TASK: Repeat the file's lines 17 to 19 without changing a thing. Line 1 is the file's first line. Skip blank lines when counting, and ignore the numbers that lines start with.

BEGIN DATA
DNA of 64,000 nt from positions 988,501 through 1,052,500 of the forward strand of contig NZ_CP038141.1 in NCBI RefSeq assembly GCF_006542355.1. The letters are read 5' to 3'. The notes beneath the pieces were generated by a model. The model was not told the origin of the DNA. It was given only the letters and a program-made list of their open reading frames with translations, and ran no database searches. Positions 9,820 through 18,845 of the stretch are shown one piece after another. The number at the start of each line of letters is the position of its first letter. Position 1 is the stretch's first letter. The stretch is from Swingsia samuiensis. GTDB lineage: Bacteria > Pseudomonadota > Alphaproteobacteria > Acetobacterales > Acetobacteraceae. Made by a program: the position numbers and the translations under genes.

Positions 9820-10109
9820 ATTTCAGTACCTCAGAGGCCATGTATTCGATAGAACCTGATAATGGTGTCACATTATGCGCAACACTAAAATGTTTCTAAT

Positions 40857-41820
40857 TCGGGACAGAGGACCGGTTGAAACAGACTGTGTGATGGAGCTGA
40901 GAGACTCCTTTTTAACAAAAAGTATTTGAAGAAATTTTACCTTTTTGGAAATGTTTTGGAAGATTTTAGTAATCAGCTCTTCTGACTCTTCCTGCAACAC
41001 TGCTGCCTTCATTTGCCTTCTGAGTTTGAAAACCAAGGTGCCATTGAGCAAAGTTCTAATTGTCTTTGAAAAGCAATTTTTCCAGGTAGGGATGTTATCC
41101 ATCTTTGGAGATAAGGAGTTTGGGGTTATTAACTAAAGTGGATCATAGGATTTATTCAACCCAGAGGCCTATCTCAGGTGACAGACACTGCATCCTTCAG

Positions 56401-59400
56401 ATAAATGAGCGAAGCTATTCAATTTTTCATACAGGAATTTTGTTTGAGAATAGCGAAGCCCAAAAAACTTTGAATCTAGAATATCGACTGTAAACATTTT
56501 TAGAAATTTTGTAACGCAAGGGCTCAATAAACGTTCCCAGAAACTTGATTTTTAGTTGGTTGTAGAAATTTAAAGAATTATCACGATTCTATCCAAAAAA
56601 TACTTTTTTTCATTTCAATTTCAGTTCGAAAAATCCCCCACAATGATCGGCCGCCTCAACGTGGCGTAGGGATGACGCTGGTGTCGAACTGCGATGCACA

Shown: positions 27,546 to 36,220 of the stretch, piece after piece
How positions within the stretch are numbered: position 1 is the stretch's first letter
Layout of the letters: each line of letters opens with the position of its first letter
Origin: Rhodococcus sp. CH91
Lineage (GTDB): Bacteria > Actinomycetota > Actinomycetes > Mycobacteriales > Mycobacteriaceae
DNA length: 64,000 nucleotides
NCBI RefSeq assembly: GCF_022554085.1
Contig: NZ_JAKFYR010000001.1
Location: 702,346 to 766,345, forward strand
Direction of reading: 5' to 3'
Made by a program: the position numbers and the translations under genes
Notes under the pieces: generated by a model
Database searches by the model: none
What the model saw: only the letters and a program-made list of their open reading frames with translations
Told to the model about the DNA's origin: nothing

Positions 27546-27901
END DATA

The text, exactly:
Lineage (GTDB): Bacteria > Actinomycetota > Actinomycetes > Mycobacteriales > Mycobacteriaceae
DNA length: 64,000 nucleotides
NCBI RefSeq assembly: GCF_022554085.1